Bosnia: Croat politician named as prime minister-designate
SARAJEVO, Bosnia-Herzegovina (AP) — A veteran Bosnian Croat politician received an official mandate to form a new government Wednesday, positioning her to become the first female prime minister in the Balkan country’s history.
Borjana Kristo accepted the role of prime minister-designate after 23 lawmakers in the 42-seat lower house of Bosnia’s parliament voted to approve the appointment. She has 35 days to form a Cabinet.
Lawmakers from 10 political parties that together won 24 seats during the country’s October election agreed, despite their ideological differences, to endorse a multi-ethnic coalition government led by Kristo, who held various legislative and executive posts during almost three decades in politics.
The coalition, as mandated by the Bosnian Constitution, includes representatives of the country’s three main ethnic groups – Bosniaks, Croats and Serbs.
For the first time in over a decade, the governing majority excludes the main Bosniak nationalist party, SDA. It still includes the long-entrenched Croat and Serb nationalist parties, Kristo’s HDZ and SNSD, led by staunchly pro-Russian Serb politician Milorad Dodik, respectively.
However, as part of the coalition agreement, the latter two pledged to focus on bread-and-butter issues rather than stoking the ethnic tensions never far from the surface since the end of Bosnia’s brutal 1992-95 interethnic war.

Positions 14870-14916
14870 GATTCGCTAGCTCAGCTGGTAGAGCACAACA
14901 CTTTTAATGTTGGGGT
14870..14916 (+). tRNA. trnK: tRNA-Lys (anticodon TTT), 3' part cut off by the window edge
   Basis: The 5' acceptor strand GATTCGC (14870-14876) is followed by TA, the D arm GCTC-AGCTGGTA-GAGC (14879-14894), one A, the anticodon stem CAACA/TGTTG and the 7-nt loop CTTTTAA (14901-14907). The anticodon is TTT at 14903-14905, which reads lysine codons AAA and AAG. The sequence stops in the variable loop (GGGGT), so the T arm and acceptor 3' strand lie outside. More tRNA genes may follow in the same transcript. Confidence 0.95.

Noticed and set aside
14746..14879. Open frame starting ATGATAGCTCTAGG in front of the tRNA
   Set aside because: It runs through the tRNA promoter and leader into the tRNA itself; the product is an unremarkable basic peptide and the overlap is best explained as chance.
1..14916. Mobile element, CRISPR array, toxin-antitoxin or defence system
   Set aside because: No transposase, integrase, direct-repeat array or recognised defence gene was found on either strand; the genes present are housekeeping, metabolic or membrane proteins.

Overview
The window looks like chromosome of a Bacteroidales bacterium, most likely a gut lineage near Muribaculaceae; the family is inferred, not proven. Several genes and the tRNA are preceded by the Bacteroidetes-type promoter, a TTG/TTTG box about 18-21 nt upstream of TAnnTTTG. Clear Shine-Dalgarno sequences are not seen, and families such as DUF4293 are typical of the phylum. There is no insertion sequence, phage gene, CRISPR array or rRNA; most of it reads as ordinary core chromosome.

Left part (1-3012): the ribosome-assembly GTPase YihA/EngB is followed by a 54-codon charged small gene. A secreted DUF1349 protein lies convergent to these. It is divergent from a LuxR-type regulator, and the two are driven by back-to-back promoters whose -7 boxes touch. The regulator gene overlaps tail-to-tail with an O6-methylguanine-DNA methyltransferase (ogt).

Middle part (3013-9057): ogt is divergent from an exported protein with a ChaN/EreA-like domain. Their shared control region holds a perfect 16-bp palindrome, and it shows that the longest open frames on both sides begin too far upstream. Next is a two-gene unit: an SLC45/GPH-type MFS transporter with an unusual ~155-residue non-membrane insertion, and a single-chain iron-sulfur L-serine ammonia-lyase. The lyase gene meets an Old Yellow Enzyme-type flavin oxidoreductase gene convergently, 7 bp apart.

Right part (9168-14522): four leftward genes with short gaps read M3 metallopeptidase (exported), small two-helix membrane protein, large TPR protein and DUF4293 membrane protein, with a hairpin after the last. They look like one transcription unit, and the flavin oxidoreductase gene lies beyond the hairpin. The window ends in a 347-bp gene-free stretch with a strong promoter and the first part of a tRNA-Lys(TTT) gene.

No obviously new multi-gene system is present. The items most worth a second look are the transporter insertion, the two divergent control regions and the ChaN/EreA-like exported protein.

In her address to lawmakers before the vote, Kristo pledged to focus on a host of economic and political reforms the country must implement to reach its stated goal of joining the European Union.
While Bosnia first expressed a desire to join the EU in 2003, the country’s ethnic leaders have so far proven unwilling to overcome their differences and implement the necessary reforms.
However, with the war in Ukraine serving as an accelerator for the EU enlargement process the wealthy 27-nation bloc added Bosnia this month to its list of official membership candidates, despite continuing criticism of the way the country is run.
Kristo said the EU’s action presented an opportunity Bosnia “must use.”
“We must show strength to put behind the conflicts that divide us and use challenges that await us as motivation for mutual respect, cohesion and uncompromising work for the benefit of all our people,” regardless of their ethnicity, she said.
After Kristo nominates her Cabinet, lawmakers must approve her picks before the new government takes office.